The United States at The World Cup


Jake Nelson

Natalie Schorr watching the World Cup.

This World Cup is not without its fair share of controversy, shocking twists and games that did not go the way spectators thought they would. The United States Men’s National Team (USMNT) returned to the tournament this year after falling short of qualification in 2018 and looks to make an impact. 

Going into the World Cup, the U.S. fans expected to make it past the group stage. There are 32 teams in the World Cup, which are split into groups of four. The groups play in round-robin style before the top two teams in each group move to the top 16, where eliminations begin. The USMNT were drawn into Group B, putting them against the national teams of England, Iran and Wales.

With their first game ending in a draw against Wales and their second game against England ending in a draw, as well, the future is uncertain but not bleak. Many people across the U.S. are watching the World Cup, anxiously waiting to see if they will go through to the knockout stages prior to the game against Iran. This includes Seattle University Sophomore and member of the Redhawks Men’s Soccer Team, Christian Koontz.

“So far they’ve only allowed one goal and kept a clean sheet against one of the best teams in the world [England] and defense wins you championships so you never know what might happen,” Koontz said. “They don’t have a true striker which can be the difference maker for them. So I think they’ll have a tough time scoring in games when they play against a tougher opponent.” 

The U.S. men’s team played Iran Nov. 29. This game, like most in the World Cup, is not without some drama. The Iran team is calling for the USMNT to be removed from the world cup after the U.S. briefly changed the Iranian flag on social media. The change showed the flag without the Islamic Republic emblem on the flag. This gesture was to show support for the female-led protest movement currently unfolding in Iran.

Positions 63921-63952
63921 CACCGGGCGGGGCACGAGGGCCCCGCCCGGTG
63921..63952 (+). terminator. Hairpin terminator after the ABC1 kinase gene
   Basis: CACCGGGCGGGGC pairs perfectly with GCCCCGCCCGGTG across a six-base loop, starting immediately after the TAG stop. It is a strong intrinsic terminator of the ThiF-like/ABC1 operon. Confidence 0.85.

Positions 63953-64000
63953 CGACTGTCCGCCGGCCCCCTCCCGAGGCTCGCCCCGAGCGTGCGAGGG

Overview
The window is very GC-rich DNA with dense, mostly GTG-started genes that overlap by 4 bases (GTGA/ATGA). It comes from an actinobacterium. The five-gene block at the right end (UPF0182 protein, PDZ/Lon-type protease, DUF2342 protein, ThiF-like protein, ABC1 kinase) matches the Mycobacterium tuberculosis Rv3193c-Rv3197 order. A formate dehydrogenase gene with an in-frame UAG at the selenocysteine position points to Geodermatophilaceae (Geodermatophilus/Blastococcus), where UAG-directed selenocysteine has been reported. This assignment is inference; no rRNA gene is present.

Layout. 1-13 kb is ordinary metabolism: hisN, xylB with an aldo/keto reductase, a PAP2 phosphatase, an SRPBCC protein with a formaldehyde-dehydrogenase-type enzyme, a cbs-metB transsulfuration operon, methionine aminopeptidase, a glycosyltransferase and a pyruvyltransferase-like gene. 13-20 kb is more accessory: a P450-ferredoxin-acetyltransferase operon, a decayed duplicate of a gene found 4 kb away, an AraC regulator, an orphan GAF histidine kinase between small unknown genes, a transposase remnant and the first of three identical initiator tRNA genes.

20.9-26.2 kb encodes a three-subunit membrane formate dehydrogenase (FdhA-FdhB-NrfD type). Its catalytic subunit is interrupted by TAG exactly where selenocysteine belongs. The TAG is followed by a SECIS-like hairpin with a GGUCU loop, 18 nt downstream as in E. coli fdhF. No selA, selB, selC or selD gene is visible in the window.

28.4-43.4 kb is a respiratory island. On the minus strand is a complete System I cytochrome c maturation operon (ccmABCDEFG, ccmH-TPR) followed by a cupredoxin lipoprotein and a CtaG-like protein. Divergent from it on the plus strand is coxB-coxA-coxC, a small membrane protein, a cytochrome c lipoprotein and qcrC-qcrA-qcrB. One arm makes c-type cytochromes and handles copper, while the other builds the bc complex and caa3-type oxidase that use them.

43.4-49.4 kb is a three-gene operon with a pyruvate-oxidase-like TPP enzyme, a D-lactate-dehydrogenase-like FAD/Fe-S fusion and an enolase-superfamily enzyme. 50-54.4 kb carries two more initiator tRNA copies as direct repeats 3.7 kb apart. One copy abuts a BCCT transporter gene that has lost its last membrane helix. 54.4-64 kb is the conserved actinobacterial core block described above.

A tweet was made by Iran’s state run media agency, Tasnim News Agency, read: 

“By posting a distorted image of the flag of the Islamic Republic of Iran on its official account the U.S. football team breached the FIFA charter, for which a 10-game suspension is the appropriate penalty. Team USA should be kicked out of the World Cup 2022.” 

The post in question was only up for 24 hours but stirred controversy all the same. The U.S. won the Tuesday game against Iran, resulting in the U.S. making it out of the group round and eliminating Iran from the tournament. This will be the third time in a row the USMNT has made it to the top 16 in World Cup’s that they have attended. With the way the U.S. has been handling this run in the World Cup, coaches from all over the U.S. are waying in on the teams strategy. One such coach is Emma Flemming, a coach for the Montana Youth Soccer Association, FC Missoula.

“I’ve been surprised that they’ve been more patient than they usually are, which is good because they aren’t exposing themselves to counters very frequently,” Fleming said. “We’re sacrificing some possession, but really forcing other teams to build up for their chances.”

The roster for the USMNT is diverse with many of the players not being from the U.S., rather being from European countries. Players can come from other countries as long as they were born in the U.S. or are descendants from U.S. citizens. Seattle Sounders Winger and Forward Jordan Morris made the 26-man roster for the USMNT. 

The USMNT was present at the first World Cup in 1930 where they made it to the semifinals. However, since then the team has only been to 11 of the 22 World Cup tournaments. Prior to this year’s tournament, the last time the team qualified for the World Cup was 2014; and in between 1950 and 1990 the team failed to make any of the tournaments. Despite having been to half of the World Cup’s, the USMNT has never made it to the final. The best the USMNT has done was the inaugural 1930 championship where they placed third overall. The Men look to push closer to a dream finish when they take on the Netherlands Dec. 3 at 7 a.m. PST.